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A Revised Look at Relativistic Electrons in the Earth\textquoterights Inner Radiation Zone and Slot Region

AuthorClaudepierre, S.; O\textquoterightBrien, T.; Looper, M.; Blake, J.; Fennell, J.; Roeder, J.; Clemmons, J.; Mazur, J.; Turner, D.; Reeves, G.; Spence, H.;
KeywordsInner zone; particle detectors; Radiation belt; relativistic electrons; Slot region; Space weather; Van Allen Probes
AbstractWe describe a new, more accurate procedure for estimating and removing inner zone background contamination from Van Allen Probes Magnetic Electron Ion Spectrometer (MagEIS) radiation belt measurements. This new procedure is based on the underlying assumption that the primary source of background contamination in the electron measurements at L shells less than three, energetic inner belt protons, is relatively stable. Since a magnetic spectrometer can readily distinguish between foreground electrons and background signals, we are able to exploit the proton stability to construct a model of the background contamination in each MagEIS detector by only considering times when the measurements are known to be background dominated. We demonstrate, for relativistic electron measurements in the inner zone, that the new technique is a significant improvement upon the routine background corrections that are used in the standard MagEIS data processing, which can \textquotedblleftovercorrect\textquotedblright and therefore remove real (but small) electron fluxes. As an example, we show that the previously reported 1-MeV injection into the inner zone that occurred in June of 2015 was distributed more broadly in L and persisted in the inner zone longer than suggested by previous estimates. Such differences can have important implications for both scientific studies and spacecraft engineering applications that make use of MagEIS electron data in the inner zone at relativistic energies. We compare these new results with prior work and present more recent observations that also show a 1-MeV electron injection into the inner zone following the September 2017 interplanetary shock passage.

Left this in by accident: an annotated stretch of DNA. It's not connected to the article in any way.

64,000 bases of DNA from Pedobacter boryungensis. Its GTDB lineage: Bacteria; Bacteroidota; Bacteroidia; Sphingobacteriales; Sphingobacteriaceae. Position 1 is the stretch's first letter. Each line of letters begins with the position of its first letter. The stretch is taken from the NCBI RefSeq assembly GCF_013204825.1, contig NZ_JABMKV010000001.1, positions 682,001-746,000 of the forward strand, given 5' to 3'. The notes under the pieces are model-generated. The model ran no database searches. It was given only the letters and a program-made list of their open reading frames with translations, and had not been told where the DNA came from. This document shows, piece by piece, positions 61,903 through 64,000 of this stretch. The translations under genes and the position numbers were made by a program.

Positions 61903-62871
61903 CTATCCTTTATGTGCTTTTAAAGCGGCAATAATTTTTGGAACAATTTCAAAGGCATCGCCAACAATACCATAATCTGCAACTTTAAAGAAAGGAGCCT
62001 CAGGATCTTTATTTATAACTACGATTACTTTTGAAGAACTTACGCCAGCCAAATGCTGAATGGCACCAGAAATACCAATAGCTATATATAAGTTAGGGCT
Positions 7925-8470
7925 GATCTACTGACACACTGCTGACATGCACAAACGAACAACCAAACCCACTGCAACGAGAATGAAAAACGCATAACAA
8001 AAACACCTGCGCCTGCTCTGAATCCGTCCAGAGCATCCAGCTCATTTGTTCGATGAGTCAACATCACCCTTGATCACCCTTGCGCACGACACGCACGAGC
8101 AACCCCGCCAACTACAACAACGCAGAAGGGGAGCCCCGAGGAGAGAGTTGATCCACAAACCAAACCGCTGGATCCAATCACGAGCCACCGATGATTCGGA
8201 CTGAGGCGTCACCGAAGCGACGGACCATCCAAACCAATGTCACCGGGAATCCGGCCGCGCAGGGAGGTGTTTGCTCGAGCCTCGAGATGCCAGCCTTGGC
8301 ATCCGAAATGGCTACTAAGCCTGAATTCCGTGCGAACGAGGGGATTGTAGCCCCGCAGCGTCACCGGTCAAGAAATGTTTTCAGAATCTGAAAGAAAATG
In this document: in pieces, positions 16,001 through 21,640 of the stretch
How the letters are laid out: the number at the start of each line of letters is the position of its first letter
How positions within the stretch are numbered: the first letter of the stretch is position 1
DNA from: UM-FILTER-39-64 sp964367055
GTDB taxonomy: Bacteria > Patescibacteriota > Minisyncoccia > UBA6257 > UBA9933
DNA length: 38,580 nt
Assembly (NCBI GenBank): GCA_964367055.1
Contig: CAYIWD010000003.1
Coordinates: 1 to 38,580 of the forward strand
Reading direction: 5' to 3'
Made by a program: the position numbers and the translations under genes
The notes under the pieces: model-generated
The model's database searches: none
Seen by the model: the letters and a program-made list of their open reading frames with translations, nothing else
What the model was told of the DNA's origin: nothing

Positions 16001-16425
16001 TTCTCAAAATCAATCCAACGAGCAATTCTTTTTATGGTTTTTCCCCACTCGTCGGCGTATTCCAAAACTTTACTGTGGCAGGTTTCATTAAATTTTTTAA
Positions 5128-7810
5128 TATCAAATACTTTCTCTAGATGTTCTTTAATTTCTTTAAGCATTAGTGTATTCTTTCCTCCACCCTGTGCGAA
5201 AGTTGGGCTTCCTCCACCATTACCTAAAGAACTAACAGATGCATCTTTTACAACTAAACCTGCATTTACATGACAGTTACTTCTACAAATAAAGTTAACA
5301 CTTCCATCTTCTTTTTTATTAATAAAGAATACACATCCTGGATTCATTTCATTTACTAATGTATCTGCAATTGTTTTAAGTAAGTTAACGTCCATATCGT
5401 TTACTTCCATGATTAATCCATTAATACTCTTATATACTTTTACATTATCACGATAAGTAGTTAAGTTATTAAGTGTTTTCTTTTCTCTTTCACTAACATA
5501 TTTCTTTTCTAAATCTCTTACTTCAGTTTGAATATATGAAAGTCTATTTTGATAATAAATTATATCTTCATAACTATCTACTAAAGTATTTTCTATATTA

Year of Publication2019
JournalJournal of Geophysical Research: Space Physics
Number of Pages
Date Published01/2019